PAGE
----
Interested in everyone's thoughts.  I have thick skin so you can be blunt, to a point. lol
Bill & Kathy
Western NY
2019 Coachman Apex 265RBSS
2012 Silverado 1500, 5.3L

schwyl

  • ---
  • Posts: 46
Re: Building a new System
« Reply #13 on: November 05, 2018, 09:08:25 AM »
Personally if you have a 30amp TT then I would look at a nice 3000 inverter/charger/transfer switch unit.

I have found that no matter how much you pay stuff is always going to break. You could try a cheaper model and you may be fine ( My buddy has been running one for 7 years now some no name knock off from ebay)

I would look at

Aims
Samlex
xantrex
Magnum
Gopower

and honestly theres so many just try not to buy the cheapest or the most expensive.

Edit:

I should add the reason why I say a 3000w inverter is so if your running off shore power its like the inverter is not even there when in pass through mode.  A lot of 2000w inverters only offer 20 amps while in pass through where the 3000w offer 30+ amps during pass through mode

So wiring it in to the trailer is simple. Just unhook the like to the panel wire it to the inverter ac in. Then run a new cable from the ac out on the inverter back to the panel and your done.

Also I would try to get the inverter much closer to the batteries. Close the better. Its better to have a long AC run than a DC run. I know trailer manufacturers dont even follow this but that is the best way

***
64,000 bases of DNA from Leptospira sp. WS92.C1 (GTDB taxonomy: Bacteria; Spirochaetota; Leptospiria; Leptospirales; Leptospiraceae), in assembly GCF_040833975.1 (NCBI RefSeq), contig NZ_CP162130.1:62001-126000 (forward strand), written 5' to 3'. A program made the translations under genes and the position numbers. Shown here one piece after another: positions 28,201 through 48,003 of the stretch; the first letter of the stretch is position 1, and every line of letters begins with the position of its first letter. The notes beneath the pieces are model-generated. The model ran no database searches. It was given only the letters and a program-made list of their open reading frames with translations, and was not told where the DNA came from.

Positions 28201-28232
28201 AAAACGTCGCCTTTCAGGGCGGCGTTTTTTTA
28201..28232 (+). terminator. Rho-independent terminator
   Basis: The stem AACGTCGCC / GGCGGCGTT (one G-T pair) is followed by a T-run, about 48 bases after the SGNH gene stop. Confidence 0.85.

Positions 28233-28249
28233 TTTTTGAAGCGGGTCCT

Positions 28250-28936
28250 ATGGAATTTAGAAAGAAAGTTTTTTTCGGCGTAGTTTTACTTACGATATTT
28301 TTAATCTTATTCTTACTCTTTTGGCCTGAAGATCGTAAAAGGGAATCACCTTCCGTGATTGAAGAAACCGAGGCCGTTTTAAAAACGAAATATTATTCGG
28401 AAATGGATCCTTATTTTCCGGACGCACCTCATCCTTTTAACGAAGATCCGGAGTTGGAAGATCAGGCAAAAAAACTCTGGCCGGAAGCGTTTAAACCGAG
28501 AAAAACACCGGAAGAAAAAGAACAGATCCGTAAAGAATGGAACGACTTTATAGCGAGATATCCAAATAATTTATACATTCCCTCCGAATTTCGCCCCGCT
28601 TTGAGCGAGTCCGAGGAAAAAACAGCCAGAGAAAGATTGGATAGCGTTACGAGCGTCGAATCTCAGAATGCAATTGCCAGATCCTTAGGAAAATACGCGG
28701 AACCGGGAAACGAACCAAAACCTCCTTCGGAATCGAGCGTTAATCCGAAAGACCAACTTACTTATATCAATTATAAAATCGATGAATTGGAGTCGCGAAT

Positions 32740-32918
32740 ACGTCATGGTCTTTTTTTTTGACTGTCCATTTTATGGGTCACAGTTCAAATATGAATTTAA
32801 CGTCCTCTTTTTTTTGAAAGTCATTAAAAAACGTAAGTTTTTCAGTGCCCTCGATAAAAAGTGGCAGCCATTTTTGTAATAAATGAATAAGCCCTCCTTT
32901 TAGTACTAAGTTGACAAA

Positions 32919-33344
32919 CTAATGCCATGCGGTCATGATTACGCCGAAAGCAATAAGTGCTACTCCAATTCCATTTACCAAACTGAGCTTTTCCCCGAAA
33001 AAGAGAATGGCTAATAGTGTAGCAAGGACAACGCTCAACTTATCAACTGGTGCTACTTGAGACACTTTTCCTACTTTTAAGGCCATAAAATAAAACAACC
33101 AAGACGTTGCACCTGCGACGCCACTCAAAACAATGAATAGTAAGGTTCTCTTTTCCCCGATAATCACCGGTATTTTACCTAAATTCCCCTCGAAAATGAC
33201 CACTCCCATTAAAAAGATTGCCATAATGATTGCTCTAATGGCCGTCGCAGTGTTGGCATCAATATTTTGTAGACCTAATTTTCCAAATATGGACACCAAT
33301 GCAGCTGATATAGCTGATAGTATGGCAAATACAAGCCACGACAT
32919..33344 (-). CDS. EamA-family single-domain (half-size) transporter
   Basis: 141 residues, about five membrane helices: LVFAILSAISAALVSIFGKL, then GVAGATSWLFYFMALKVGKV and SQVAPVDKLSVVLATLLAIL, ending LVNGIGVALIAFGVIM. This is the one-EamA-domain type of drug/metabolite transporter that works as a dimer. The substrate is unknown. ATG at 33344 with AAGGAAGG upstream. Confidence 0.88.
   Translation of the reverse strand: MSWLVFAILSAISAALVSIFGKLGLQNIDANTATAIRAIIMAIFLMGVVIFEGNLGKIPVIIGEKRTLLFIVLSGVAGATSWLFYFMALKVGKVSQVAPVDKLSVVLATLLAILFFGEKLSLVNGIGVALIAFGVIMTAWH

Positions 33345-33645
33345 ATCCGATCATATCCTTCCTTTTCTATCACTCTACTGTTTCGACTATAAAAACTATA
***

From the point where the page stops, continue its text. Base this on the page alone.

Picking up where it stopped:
« Last Edit: November 05, 2018, 09:13:28 AM by schwyl »

solarman

  • ---
  • Posts: 381
Re: Building a new System
« Reply #14 on: November 06, 2018, 06:53:16 AM »
Personally if you have a 30amp TT then I would look at a nice 3000 inverter/charger/transfer switch unit.

Also I would try to get the inverter much closer to the batteries. Close the better. Its better to have a long AC run than a DC run. I know trailer manufacturers dont even follow this but that is the best way


I would strongly advise against a 3000 W unit, at 12 Volts you are getting into very high currents and very heavy cabling.

this highlights one of the biggest problems with low voltage systems, cabling and contact resistance have a big effect.